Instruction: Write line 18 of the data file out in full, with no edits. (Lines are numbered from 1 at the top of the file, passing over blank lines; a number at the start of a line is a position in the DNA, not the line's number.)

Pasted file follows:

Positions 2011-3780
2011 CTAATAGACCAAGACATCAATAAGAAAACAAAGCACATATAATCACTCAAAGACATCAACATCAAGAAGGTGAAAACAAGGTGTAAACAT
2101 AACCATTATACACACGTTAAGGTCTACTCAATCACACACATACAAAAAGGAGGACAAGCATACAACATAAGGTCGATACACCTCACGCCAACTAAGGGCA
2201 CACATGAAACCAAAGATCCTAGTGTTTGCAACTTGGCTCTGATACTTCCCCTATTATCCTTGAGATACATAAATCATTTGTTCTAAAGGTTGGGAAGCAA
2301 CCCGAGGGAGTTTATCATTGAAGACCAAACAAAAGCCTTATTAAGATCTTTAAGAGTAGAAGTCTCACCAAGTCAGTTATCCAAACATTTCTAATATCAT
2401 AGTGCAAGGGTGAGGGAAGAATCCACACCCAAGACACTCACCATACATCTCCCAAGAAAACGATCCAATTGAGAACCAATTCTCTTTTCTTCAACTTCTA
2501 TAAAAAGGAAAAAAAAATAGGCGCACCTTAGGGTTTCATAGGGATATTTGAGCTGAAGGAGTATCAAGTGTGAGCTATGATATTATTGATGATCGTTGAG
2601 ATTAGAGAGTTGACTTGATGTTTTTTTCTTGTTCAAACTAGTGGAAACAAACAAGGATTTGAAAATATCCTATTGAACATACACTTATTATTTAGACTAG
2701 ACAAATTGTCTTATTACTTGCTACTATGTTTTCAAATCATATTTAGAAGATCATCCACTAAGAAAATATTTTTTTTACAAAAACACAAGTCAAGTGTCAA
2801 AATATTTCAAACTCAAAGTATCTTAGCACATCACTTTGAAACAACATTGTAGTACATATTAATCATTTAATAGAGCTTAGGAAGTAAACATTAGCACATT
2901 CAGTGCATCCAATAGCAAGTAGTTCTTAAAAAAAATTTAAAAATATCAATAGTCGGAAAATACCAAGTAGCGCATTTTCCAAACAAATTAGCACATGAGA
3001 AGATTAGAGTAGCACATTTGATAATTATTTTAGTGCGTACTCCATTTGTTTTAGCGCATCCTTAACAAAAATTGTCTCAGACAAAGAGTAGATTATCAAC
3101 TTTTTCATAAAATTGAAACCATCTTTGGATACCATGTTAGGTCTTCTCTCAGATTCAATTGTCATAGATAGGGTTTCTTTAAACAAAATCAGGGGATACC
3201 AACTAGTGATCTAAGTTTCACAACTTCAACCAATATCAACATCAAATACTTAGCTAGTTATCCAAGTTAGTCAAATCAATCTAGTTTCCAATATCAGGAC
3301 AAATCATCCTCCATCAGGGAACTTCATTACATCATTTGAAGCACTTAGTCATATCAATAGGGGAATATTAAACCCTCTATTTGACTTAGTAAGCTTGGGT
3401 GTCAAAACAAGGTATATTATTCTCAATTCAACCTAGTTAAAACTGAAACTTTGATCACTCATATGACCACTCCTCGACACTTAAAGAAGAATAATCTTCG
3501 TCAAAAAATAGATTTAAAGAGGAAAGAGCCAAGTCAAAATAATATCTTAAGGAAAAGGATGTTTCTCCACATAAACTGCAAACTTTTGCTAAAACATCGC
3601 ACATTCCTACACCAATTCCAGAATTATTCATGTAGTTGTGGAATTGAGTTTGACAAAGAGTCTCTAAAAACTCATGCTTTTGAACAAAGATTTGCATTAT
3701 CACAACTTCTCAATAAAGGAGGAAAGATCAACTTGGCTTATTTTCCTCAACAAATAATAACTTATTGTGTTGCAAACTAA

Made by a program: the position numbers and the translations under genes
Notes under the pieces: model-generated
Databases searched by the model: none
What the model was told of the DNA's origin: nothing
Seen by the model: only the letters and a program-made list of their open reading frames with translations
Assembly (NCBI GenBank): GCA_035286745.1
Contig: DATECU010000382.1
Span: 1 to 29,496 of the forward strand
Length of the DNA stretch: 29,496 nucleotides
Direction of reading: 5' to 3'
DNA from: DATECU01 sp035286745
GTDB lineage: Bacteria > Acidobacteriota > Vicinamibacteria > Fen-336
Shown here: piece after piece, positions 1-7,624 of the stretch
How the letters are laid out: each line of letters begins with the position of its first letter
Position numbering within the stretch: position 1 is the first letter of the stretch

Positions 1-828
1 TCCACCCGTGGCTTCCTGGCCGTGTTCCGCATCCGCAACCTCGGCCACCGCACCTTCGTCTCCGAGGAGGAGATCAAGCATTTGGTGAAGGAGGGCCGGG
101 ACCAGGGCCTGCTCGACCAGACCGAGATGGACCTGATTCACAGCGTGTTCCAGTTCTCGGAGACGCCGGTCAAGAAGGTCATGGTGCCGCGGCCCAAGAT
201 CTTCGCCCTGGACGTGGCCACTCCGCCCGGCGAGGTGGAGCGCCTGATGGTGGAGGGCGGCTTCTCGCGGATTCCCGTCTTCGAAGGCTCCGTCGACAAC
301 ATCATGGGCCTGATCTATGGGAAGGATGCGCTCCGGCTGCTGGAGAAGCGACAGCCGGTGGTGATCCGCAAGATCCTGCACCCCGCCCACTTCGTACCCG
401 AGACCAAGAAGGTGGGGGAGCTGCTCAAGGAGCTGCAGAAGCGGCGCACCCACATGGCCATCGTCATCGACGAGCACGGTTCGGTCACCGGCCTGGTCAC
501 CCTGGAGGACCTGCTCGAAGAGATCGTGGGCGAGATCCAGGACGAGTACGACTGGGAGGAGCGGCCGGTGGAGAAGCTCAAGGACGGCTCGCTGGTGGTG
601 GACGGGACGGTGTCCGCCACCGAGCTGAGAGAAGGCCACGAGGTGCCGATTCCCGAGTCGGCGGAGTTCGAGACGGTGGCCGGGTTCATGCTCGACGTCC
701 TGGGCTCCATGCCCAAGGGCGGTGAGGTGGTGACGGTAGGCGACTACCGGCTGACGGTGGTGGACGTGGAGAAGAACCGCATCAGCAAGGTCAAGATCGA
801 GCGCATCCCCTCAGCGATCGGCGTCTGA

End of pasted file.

3601 ACATTCCTACACCAATTCCAGAATTATTCATGTAGTTGTGGAATTGAGTTTGACAAAGAGTCTCTAAAAACTCATGCTTTTGAACAAAGATTTGCATTAT